The Case Studies covered in-class as influences on interactionism/labelling theory; useful for inclusion in your essays:
Stephen Box and the Naughty Jury
Box was selected for jury duty in a trial for a woman accused of theft. The money alleged to have been stolen was, Box thought, a relatively small amount. After a short deliberation, the jury found her guilty. Having finished their duty as good citizens, the members of the jury relaxed and started to discuss in a matter-of-fact way how they were going to fiddle their travel expenses and out-of-pocket expenses (the money jury members get through missing work etc. and having to travel to court) by claiming inflated amounts. Box pointed out that many members of the jury ended up ‘fiddling’ more money than the women they had just convicted had stolen.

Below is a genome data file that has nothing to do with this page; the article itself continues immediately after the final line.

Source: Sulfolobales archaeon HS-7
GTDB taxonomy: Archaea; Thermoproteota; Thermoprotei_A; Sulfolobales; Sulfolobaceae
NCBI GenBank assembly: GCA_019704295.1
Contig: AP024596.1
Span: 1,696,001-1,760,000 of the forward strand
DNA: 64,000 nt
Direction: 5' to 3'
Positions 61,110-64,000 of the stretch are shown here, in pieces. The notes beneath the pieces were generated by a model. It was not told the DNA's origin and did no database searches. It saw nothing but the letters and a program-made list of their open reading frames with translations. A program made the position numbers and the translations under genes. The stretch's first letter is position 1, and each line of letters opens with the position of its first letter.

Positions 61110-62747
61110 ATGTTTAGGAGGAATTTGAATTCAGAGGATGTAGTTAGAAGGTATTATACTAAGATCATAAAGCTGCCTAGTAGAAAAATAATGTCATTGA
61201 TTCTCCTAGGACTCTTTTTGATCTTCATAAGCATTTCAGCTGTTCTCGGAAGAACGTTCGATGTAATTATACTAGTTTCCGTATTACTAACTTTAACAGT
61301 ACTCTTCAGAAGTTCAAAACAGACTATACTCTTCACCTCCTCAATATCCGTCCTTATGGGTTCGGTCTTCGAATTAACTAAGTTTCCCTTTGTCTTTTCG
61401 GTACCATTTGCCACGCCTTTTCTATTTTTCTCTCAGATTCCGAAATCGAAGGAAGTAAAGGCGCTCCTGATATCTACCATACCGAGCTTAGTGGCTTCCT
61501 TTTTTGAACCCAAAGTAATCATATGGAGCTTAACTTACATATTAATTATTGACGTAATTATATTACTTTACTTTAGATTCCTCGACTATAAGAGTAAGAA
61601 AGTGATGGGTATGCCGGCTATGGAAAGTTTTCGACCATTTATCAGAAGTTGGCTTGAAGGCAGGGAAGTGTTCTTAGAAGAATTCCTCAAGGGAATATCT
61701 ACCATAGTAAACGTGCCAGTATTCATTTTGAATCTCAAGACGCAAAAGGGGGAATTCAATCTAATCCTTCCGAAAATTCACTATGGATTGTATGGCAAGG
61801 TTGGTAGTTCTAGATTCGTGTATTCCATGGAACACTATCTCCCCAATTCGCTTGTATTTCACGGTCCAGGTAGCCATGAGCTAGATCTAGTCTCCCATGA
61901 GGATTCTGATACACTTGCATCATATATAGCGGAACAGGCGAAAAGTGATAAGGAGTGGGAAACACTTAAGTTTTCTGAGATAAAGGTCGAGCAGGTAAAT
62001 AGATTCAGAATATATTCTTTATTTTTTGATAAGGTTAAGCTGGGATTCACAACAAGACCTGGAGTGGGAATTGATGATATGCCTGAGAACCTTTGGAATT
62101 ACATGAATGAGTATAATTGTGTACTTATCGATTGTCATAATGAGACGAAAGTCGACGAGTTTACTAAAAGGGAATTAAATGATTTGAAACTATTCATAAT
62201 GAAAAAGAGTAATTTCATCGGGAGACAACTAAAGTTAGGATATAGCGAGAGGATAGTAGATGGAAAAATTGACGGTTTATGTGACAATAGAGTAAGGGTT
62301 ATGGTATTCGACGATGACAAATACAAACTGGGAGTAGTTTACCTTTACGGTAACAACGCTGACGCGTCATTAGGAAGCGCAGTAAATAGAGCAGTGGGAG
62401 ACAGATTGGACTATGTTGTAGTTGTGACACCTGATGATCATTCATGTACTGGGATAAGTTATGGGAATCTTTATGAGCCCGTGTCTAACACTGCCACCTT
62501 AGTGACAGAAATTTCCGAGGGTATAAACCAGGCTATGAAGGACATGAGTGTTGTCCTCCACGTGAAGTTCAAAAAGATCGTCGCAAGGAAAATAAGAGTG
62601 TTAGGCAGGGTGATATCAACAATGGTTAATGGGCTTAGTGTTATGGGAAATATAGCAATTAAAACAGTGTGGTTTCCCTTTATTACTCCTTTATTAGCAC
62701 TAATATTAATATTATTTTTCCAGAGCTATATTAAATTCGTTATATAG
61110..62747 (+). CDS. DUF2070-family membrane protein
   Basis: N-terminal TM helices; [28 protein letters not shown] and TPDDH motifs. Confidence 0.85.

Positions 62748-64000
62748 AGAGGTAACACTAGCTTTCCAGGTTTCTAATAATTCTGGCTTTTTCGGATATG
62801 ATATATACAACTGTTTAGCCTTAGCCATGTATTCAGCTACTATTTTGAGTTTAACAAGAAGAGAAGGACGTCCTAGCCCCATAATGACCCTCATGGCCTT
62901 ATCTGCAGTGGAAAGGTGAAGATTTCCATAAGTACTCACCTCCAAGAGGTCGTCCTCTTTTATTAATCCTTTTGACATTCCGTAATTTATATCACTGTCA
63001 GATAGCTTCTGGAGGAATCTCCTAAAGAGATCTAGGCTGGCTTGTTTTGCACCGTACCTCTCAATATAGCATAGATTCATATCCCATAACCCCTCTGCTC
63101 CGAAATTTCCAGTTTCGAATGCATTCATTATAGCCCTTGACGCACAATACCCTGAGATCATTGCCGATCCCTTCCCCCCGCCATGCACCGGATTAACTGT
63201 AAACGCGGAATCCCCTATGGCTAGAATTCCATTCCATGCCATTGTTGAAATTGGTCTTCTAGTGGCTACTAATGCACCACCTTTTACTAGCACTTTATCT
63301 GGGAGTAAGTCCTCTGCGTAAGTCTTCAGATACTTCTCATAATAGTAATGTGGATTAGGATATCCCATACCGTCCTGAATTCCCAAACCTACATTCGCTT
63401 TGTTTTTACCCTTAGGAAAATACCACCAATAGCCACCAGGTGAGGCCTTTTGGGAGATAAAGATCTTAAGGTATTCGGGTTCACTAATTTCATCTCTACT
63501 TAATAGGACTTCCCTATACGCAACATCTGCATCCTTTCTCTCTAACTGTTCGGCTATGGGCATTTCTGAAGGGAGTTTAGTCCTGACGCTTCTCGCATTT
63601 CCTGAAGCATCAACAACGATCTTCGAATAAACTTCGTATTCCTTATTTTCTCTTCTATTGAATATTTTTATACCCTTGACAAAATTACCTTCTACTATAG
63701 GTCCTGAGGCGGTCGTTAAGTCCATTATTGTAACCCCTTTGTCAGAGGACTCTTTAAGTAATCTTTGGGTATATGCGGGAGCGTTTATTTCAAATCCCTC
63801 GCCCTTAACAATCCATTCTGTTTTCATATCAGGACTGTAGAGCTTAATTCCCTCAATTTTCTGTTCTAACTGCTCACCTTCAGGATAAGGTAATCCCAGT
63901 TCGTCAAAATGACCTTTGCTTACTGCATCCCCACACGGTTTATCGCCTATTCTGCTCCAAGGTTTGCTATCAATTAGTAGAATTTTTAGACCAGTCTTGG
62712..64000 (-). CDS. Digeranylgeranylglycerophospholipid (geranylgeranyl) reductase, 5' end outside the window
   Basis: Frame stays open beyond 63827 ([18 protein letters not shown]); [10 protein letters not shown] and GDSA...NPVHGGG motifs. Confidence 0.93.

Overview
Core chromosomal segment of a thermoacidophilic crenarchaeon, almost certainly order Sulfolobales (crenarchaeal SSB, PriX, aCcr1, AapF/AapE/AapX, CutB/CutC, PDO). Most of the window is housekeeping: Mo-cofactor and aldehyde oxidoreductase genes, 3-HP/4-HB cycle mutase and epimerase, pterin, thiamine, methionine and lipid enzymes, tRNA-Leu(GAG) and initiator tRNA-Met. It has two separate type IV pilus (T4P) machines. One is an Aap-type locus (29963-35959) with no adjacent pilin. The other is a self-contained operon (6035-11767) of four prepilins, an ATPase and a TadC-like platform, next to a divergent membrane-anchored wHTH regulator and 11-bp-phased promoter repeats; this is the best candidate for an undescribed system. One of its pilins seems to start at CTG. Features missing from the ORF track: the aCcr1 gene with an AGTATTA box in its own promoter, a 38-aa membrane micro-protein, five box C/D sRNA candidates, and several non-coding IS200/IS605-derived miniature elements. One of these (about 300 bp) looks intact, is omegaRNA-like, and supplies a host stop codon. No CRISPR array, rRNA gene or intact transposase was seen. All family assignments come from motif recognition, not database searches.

Edwin Lemert and the Stuttering Boys
Lemert found a community of Native Americans on the Pacific Coast within which speech impediments were very common, particularly among young males. Lemert observed that public speaking was valued within the community; in order to attain the status of ‘manhood’, a boy had to show that he could master public speaking. Therefore if, at a young age, a boy showed any signs of speech defect, the parents reacted with such horror that the child was made aware of the problem and started worrying about it. Lemert argued that the child was made so nervous that it caused him to develop a stutter.
Bronislaw Malinowski and the Incestuous Tribe
Malinowski was investigating the suicide of a young man on a Pacific island. Prior to his suicide, the man had been publicly accused of incest and the islanders appeared to be shocked by the accusation. However, Malinowski soon discovered that incest was very common on the island and, even though it broke the rules, tended to be ignored as long as the people involved were discreet. It was only when an affair become public that the ‘offenders’ were ostracised and potentially driven to suicide.
Crime & Deviance
A2 Unit: G673